Most coral reefs exist in waters less than 50 m deep.[51] Some inhabit tropical continental shelves where cool, nutrient-rich upwelling does not occur, such as the Great Barrier Reef. Others are found in the deep ocean surrounding islands or as atolls, such as in the Maldives. The reefs surrounding islands form when islands subside into the ocean, and atolls form when an island subsides below the surface of the sea.

The off-reef floor is the shallow sea floor surrounding a reef. This zone occurs next to reefs on continental shelves. Reefs around tropical islands and atolls drop abruptly to great depths and do not have such a floor. Usually sandy, the floor often supports seagrass meadows which are important foraging areas for reef fish.

However, the "topography of coral reefs is constantly changing. Each reef is made up of irregular patches of algae, sessile invertebrates, and bare rock and sand. The size, shape and relative abundance of these patches change from year to year in response to the various factors that favor one type of patch over another. Growing coral, for example, produces constant change in the fine structure of reefs. On a larger scale, tropical storms may knock out large sections of reef and cause boulders on sandy areas to move."[53]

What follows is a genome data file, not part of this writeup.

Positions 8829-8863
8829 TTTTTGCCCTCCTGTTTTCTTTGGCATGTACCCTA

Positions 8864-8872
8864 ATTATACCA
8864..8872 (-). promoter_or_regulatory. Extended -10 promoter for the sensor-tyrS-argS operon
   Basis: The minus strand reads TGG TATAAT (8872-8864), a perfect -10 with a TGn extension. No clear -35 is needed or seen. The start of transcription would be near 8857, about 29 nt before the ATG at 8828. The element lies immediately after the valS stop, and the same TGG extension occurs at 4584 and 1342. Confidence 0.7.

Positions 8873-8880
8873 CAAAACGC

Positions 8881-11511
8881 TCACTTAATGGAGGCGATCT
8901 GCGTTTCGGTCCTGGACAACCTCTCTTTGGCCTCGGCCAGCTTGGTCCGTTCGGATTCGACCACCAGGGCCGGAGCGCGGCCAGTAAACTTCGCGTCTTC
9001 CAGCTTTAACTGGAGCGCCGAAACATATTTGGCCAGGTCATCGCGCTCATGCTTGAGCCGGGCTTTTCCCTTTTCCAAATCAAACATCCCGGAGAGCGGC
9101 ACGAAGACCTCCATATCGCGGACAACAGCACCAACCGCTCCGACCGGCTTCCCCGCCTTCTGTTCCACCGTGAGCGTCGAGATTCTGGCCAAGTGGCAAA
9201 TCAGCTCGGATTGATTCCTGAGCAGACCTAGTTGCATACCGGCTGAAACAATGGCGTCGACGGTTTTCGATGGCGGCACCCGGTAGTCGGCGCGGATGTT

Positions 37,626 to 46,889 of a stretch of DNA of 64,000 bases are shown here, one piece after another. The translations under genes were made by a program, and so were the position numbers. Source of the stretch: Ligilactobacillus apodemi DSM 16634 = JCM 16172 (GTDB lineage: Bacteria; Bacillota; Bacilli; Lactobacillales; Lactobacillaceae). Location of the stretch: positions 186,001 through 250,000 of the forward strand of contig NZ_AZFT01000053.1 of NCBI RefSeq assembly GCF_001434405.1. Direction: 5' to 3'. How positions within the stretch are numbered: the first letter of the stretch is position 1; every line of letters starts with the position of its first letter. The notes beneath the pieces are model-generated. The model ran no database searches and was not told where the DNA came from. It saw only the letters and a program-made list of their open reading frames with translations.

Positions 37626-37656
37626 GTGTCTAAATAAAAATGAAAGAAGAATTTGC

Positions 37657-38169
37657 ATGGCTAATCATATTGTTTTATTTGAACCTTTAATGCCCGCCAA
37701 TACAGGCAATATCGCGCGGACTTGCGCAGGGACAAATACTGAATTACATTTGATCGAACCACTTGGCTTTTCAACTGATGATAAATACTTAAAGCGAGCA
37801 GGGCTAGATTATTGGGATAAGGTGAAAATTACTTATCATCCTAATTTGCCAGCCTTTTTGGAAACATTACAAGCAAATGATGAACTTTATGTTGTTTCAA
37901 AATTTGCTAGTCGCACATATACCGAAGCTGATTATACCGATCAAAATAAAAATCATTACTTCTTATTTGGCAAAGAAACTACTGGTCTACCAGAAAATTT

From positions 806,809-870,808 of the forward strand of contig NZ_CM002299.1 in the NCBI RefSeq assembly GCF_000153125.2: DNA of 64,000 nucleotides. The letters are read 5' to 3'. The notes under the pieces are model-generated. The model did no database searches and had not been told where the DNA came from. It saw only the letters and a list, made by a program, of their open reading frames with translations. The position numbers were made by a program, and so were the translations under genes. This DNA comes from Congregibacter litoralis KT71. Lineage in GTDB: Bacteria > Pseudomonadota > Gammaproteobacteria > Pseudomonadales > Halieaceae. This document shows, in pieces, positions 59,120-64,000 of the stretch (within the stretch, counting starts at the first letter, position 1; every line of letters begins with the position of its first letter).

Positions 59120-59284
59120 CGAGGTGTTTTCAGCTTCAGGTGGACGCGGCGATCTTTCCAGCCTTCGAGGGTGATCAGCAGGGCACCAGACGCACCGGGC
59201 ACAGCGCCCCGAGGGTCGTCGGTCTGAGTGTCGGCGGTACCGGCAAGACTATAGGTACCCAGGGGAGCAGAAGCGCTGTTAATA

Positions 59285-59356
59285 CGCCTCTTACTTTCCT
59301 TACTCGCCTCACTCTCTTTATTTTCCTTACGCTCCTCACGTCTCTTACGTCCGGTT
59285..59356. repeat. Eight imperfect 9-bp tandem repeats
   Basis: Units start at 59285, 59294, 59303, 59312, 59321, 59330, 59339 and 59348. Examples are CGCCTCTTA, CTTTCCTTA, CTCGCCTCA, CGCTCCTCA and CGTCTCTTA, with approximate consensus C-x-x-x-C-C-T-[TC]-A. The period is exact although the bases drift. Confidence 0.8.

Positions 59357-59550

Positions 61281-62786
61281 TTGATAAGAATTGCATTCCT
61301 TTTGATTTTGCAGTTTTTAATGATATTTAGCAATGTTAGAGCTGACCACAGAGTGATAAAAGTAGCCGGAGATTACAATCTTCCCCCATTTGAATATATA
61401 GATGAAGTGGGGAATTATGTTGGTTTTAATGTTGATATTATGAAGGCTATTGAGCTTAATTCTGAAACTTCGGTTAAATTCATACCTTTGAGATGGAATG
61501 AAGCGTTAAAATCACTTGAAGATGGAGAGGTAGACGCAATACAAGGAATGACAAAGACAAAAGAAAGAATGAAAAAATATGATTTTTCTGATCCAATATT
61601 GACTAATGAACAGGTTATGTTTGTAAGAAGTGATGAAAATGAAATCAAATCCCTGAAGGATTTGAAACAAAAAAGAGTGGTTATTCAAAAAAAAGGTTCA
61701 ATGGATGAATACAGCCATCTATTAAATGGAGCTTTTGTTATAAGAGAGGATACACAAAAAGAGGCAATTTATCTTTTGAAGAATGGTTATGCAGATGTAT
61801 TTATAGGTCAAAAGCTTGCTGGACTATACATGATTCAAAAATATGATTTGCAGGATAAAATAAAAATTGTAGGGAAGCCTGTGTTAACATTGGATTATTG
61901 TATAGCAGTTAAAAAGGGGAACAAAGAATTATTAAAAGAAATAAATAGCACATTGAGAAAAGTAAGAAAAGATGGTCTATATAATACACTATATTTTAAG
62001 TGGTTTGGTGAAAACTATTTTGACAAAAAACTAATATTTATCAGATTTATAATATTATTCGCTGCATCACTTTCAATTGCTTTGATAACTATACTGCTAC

In the northern Pacific Ocean cloud sponges still create deep-water mineral-structures without corals, although the structures are not recognizable from the surface like tropical reefs. They are the only extant organisms known to build reef-like structures in cold water.[citation needed]

In The Structure and Distribution of Coral Reefs, published in 1842, Darwin described how coral reefs were found in some tropical areas but not others, with no obvious cause. The largest and strongest corals grew in parts of the reef exposed to the most violent surf and corals were weakened or absent where loose sediment accumulated.[19]

Warming-induced range expansion of tropical species to higher latitudes has led to increased grazing on some coral reefs, rocky reefs, seagrass meadows and epipelagic ecosystems, leading to altered ecosystem structure (medium confidence). Warming, sea level rise (SLR) and enhanced loads of nutrients and sediments in deltas have contributed to salinisation and deoxygenation in estuaries (high confidence), and have caused upstream redistribution of benthic and pelagic species according to their tolerance limits (medium confidence). 5.3.4, 5.3.5, 5.3.6, 5.2.3

Human activities and warming have already led to major impacts on shallow water tropical coral reefs caused by species replacement, bleaching and decreased coral cover while warming, ocean acidification and climate hazards will put warm water corals at very high risk even if global warming can be limited to 1.5C above pre-industrial level (Hoegh-Guldberg et al., 20181026; Kubicek et al., 20191027; Sully et al., 20191028). While providing new evidence to support these previous assessments (Kleypas, 20191029), this assessment focuses on evaluating the variations in sensitivities and responses of coral reefs and their associated biota to highlight comparative risks and resiliences.